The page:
On July 4, I rode to McPherson for the annual Smith Family Explodapalooza. I wanted to make a good ride of it, so I went through Hesston via Dutch Avenue, then up Old Highway 81 into McPherson.

On the way, I saw this field of wheat stubble, and I stopped. It wasn’t too long ago that I rode this same route, and the wheat was tall, but not yet mature. A while before that, it was a vibrant green and barely out of the ground. Before that, it was a field of dirt.

I don’t write poetry much because I don’t like it, and I don’t think I’m good at it, but this field made me want to write a poem. But I’m no good at poetry, so  I’ll just write this instead.


I remember this field where today only waste remains. I’ve driven by it a number of times on my way to somewhere else.

Last fall it was brown and empty, but the earth covered the seeds of what would one day come.

In the spring, this wheat was young. It was green. And its future was undecided.

If it rained enough, if the sun shined just right, it would grow and mature and produce a head full of seed that could be harvested and made into something more than a plant in a field. Provided, of course, the violence of Kansas’ weather didn’t beat it down, bend it, break it or destroy it. 

In the early summer, this field of wheat stood tall, and it waved at me as I rode by. It was full. It was rich, and it wasn’t quite done.

Today, it has been shorn; its work taken elsewhere and used for another’s benefit. The dry golden stubble is all that’s left. It has lived its life, and became all it was ever meant to be.

But it is not over. I know what comes next: The plow.

It will drive its chisel into the soil, and it will cut and tear. The plow’s work will rearrange the soil, the break the old and make way for a new crop, and a new year. 

The soil will shred and open itself. The roots from the previous year will loosen their hold, give up their grip on last year’s growth, and become part of the earth.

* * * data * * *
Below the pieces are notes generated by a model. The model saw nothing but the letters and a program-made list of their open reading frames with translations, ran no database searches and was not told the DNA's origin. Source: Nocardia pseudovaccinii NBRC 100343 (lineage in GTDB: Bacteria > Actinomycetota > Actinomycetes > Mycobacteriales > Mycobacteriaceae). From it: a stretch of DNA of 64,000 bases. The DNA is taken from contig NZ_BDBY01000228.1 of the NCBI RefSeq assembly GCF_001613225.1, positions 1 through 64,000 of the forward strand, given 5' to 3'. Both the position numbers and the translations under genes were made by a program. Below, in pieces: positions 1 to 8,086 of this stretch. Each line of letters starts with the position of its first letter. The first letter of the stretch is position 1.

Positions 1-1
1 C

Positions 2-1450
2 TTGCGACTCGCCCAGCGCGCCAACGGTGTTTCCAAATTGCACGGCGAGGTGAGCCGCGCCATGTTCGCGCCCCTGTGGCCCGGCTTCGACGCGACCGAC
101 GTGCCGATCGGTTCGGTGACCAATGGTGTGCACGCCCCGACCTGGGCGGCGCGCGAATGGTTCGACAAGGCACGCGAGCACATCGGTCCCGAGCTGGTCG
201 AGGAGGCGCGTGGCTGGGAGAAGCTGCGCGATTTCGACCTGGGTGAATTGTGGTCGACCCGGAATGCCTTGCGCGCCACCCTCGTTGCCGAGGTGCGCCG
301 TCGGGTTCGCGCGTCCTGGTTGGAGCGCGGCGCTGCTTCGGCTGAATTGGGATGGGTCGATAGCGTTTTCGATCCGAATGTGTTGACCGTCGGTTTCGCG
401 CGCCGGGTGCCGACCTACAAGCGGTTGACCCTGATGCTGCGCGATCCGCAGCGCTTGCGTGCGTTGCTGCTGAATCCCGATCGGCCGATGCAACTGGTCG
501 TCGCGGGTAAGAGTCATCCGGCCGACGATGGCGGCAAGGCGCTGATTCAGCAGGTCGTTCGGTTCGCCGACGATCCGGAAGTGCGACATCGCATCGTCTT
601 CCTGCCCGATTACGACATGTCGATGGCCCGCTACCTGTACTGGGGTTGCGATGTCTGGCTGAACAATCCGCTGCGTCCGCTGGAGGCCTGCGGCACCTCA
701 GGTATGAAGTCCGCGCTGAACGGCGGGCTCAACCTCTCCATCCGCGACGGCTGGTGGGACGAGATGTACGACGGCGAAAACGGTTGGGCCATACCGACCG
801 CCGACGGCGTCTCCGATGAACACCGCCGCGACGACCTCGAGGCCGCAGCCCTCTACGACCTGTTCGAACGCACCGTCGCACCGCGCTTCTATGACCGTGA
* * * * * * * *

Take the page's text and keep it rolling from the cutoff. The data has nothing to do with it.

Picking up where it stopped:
And while the plow is violent and destructive, without it, this field goes fallow. The weeds and wild will consume it.

After the plow has done its work, this field I’ve ridden past so many times will once again be empty and brown, with new seeds beneath its surface.

And with rain and sunlight, they will grow, too.

So there’s that.

Saturday’s ride was really, really nice. I  had a fairly stiff crosswind for much of the ride, but once I got to Hesston and headed north, the wind was at my back. The route was 54 miles in all, and most of it was flat. I stopped in Hesston to eat a granola bar and take a break, then landed in McPherson about 1:15 p.m. The road was smooth, except for a couple of sketchy miles around Elyria.

barn Mrs. Probst creek2

Erica, Jarrod and Lila came up to watch the show. Turns out even 8-month old Lila is a fan of fireworks. She comes by it pretty naturally, though. It was nice to see everyone there, eating and having fun. The kids really got into the fireworks this year, which is always great to see. I remember when Tim’s mom, Susan, held Owen in the garage as a baby. I remember when he climbed on my lap and hid from the explosions. Now, you’d never know that he wasn’t born with a firecracker in his hand.

Erica Lila family

Owen fireworks kids

3 thoughts on “Harvested

  1. As I’m riding the countryside now, I can’t get enough of the “woody” smell of wheat stubble. It takes me back to my youth and my dad’s farming heritage. It’s almost sweet in its naturalness. I’m so glad you wrote this. I understand the need to document the feeling–like the feeling must be recorded. Poetry or not, it’s nice. Thanks for sharing.

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